Geoffrey Fletcher | 84 mins | streaming (HD) | 2.35:1 | USA / English | 15 / R
After winning the Best Adapted Screenplay Oscar for Precious, Geoffrey Fletcher wrote and directed this zany hit-women movie. Or possibly he wrote it “in 1996, when everybody and their brother and their sister and their cousin twice-removed was trying to be Quentin Tarantino,” as Matt Zoller Seitz put it in his review for RogerEbert.com.
Indeed, the end result — which concerns two girl-ish assassins, played by Alexis Bledel and Saoirse Ronan, in a chaptered narrative that’s mainly about their confrontation with a mark, played by James Gandolfini, who actually wants them to kill him — plays like Tarantino with a metric tonne of Quirk slathered over it. On the bright side, it’s sort of entertaining, albeit fundamentally derivative with a sheen of left-field try-hard wacky-uniqueness.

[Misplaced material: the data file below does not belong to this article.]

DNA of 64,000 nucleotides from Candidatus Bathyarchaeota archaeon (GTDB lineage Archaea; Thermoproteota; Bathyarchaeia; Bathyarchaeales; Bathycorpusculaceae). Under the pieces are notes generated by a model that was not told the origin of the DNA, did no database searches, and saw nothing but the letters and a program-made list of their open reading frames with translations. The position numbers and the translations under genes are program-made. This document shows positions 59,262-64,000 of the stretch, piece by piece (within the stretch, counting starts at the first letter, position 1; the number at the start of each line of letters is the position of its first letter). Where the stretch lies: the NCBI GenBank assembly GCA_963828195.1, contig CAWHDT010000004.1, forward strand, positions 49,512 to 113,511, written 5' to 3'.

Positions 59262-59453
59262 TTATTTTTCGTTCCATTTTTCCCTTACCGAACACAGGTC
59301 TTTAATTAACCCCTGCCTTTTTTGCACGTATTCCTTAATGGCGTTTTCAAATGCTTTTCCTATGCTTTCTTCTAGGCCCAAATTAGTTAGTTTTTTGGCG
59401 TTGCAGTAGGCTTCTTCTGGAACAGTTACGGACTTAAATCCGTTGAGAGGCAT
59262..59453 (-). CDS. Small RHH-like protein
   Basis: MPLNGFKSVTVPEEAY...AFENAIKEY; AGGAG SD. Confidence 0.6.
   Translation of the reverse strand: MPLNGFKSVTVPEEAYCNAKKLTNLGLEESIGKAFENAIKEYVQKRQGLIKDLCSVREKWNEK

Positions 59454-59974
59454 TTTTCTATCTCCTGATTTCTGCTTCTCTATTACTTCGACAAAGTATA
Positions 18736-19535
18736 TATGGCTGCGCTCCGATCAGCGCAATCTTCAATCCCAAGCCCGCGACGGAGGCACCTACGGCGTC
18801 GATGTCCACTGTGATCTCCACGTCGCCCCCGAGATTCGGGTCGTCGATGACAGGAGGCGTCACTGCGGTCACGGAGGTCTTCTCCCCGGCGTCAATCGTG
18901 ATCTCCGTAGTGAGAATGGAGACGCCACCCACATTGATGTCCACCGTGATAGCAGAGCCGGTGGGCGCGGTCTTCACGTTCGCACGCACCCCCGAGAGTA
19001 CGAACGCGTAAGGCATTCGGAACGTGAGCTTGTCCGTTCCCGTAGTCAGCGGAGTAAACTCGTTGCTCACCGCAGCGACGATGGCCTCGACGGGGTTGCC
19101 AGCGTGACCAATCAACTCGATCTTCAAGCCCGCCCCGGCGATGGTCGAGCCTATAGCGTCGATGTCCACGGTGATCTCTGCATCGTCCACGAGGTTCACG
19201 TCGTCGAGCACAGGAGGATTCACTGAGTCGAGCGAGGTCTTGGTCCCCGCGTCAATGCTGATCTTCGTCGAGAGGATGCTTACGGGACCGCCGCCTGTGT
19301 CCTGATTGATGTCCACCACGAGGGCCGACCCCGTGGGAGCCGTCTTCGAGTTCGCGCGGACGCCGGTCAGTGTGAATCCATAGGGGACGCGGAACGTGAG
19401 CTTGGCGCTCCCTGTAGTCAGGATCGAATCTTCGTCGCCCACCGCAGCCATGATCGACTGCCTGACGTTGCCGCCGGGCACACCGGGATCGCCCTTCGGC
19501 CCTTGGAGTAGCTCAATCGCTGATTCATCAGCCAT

There are good performances from Gandolfini (in particular) and Ronan, who manage to pull some genuine empathy out of the oddness. Unfortunately, this aspect of character drama comes too late — the early part of the film trains us to expect a stylised genre movie, then suddenly shifts into a meditation on loneliness and death. It doesn’t work because it doesn’t gel. I’m all for tonal dissonance, but it needs to be handled correctly. Here, Fletcher either needs to settle on one or the other, or clearly signal his intentions earlier.
Violet & Daisy is a bit of a mess, but one that at least offers a worthwhile performance or two and some entertaining, inventive, if derivative, moments. The sheer scale of its self-conscious kookiness will just grate for some viewers, though.